Evaluation of agreement among the diagnostic methods for S. stercoralis using kappa statistic showed that the direct saline mount and the formal-ether concentration had strong diagnostic agreement (Kappa = 0.89; 95% CI 0.71 to 0.96) and they both resulted in a very low rate of recovery. The water-emergence technique had lower level of agreement with the direct saline mount (kappa = 0.61; 95% CI: 0.42, 0.76) and with the formal-ether concentration technique (kappa = 0.58; 95% CI: 0.38, 0.73) but it yielded higher rate of recovery.


We determined the prevalence of Cryptosporidium and S. stercoralis infections among participants with and without HIV infection. In this study, the prevalence of Cryptosporidium and S. stercoralis infection among HIV infected individuals was 25% and 12%, respectively. A comparable rate of Cryptosporidium infection was reported among HIV-infected individuals in Hawassa (southern Ethiopia) (20.1%) [16]. However, a lower rate of Cryptosporidium infection (3.1%) was previously reported from Jimma (southwest Ethiopia) [17]. Similar rates of S. stercoralis infection were also reported in studies from Hawassa (12.6%) [16], Jimma (7.8%) [17], and Gondar (northwest Ethiopia) (10.7%) [18].

In this study, HIV status was significantly associated with Cryptosporidium and S. stercoralis infections. Increases in odds of Cryptosporidium and S. stercoralis infections were about fifteen-fold and six-fold, respectively, among HIV positive individuals compared with HIV negatives. In comparison, rates of Cryptosporidium infection were about three-fold among HIV infected individuals in Italy [19] and ten-fold in south India [20]. Further, HIV infection raised the odds of cryptosporidiosis about forty-four times in Ugandan children [21]. Cryptosporidium infections also occurred exclusively among HIV positive individuals, with rates ranging from 3.1% to 85.9% [17, 2224]. Similarly, studies have showed significant predominance of S. stercoralis among HIV infected individuals, with increases ranging from about four-fold to twenty-three-fold [16, 17, 25, 26]. Thus, in spite of varying strength of associations, findings seem consistent that HIV infected persons more likely have higher risk of Cryptosporidium and S. stercoralis infections.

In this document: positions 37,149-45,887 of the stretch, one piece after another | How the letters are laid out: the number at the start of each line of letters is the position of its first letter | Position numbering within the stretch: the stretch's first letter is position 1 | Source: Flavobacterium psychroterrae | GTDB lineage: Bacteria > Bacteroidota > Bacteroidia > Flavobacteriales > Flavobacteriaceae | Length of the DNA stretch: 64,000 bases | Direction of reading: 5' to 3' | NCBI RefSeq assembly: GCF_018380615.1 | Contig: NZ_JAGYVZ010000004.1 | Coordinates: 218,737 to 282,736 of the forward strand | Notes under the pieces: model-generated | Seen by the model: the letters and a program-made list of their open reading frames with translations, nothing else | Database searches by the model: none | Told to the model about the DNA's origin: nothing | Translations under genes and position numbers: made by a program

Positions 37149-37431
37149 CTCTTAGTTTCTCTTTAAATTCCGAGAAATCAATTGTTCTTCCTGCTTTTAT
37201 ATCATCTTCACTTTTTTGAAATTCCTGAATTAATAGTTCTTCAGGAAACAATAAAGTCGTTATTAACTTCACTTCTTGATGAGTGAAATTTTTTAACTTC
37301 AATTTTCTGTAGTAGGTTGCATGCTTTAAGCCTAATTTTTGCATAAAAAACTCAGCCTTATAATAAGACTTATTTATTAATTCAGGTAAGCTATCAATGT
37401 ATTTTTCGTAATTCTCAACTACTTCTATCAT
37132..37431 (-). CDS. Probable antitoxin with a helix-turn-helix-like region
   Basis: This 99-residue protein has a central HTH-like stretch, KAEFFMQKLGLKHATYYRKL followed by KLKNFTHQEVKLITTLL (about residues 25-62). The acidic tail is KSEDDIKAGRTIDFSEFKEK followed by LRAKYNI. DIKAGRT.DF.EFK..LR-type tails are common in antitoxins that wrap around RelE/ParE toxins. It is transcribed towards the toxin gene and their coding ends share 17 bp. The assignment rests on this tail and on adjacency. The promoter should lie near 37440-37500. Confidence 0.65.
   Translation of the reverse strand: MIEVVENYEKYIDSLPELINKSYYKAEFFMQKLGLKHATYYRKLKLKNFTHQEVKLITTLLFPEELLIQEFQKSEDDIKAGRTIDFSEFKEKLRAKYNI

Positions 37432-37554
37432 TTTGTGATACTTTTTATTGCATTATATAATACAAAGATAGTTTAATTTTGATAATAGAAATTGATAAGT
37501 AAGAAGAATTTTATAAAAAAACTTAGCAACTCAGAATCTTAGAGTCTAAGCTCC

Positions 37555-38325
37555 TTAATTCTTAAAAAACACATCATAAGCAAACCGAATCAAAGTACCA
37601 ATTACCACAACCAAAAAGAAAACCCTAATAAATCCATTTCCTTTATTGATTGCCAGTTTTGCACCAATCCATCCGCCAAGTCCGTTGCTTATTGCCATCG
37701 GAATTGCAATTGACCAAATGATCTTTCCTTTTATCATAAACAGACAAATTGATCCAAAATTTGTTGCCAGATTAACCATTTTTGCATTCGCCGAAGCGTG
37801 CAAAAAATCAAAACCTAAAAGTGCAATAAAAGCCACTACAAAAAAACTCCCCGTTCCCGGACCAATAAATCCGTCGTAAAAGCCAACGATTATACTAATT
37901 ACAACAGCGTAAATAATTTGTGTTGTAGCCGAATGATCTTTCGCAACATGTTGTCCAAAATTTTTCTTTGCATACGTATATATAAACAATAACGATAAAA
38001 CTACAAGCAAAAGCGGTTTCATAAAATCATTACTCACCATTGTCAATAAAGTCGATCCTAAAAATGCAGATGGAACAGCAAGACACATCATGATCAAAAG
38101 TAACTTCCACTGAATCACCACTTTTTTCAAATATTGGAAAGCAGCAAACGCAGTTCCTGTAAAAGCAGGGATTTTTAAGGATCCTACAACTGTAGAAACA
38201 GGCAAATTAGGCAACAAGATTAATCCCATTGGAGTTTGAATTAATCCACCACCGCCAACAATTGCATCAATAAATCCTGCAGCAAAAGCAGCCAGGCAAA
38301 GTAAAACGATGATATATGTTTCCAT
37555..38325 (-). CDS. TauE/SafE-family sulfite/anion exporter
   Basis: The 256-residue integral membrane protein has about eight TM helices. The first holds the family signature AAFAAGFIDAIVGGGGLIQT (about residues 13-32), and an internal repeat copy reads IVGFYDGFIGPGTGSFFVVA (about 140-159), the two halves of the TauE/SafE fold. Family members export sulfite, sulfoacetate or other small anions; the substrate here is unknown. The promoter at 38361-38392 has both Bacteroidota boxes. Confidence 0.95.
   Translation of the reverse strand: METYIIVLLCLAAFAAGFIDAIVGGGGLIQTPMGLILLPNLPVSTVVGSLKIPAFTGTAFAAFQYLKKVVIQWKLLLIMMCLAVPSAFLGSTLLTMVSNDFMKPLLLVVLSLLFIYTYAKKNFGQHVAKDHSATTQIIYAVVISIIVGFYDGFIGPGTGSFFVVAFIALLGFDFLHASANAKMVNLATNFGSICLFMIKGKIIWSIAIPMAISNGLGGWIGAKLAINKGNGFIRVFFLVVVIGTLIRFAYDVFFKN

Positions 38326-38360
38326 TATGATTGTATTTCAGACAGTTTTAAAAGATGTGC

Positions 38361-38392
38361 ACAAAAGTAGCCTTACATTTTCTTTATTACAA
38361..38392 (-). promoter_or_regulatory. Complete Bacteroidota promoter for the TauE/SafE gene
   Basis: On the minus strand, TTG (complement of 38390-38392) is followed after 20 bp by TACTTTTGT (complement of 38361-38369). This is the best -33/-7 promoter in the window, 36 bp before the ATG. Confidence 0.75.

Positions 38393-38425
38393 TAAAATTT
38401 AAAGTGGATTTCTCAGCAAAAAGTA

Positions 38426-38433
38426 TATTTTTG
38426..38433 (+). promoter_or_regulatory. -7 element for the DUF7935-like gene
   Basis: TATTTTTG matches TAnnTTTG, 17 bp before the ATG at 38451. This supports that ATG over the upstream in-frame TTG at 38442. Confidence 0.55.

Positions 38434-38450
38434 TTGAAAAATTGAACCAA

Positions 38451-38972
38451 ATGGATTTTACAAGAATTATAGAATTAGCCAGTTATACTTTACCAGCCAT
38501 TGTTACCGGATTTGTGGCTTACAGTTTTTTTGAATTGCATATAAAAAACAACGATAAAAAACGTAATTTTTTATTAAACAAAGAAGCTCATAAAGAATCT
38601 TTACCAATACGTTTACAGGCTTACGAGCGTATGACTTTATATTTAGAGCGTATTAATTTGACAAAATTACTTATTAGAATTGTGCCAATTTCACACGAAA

In the present study, the association between Cryptosporidium and course of HIV infection was not evident. This is possibly because clinical staging may not be accurate to show the level of patient immune status. Studies have reported that the host immune status is one of the important determinants to influence Cryptosporidium [16, 19, 23, 27] and S. stercoralis infection [16]. Patients with CD4 T-cell count less than 200 cells/μl of blood are in excess risk of having these infections [16]. This may be due to the adequacy of lower doses of Cryptosporidium to initiate infection in immunocompromised hosts [28] as well as the persistence of established infection for longer time within these hosts, which modifies incidence and course of infection [6]. The unique ability of S. stercoralis to replicate within the host (autoinfection), similarly, results in persistence. And the failure of immune system to control larvae emerging from the auto-infective cycle may lead to uncontrolled multiplication (hyperinfection) in immunosuppressed patients [10]. However, impact of HIV-induced immunodeficiency to influence either prevalence or outcome of S. stercoralis infection is not well defined. In the present study, although the possibility for differential occurrence of important risk factors was not ruled out, it may be an alteration in immune status resulting in increased rates of Cryptosporidium and S. stercoralis infections among people with HIV.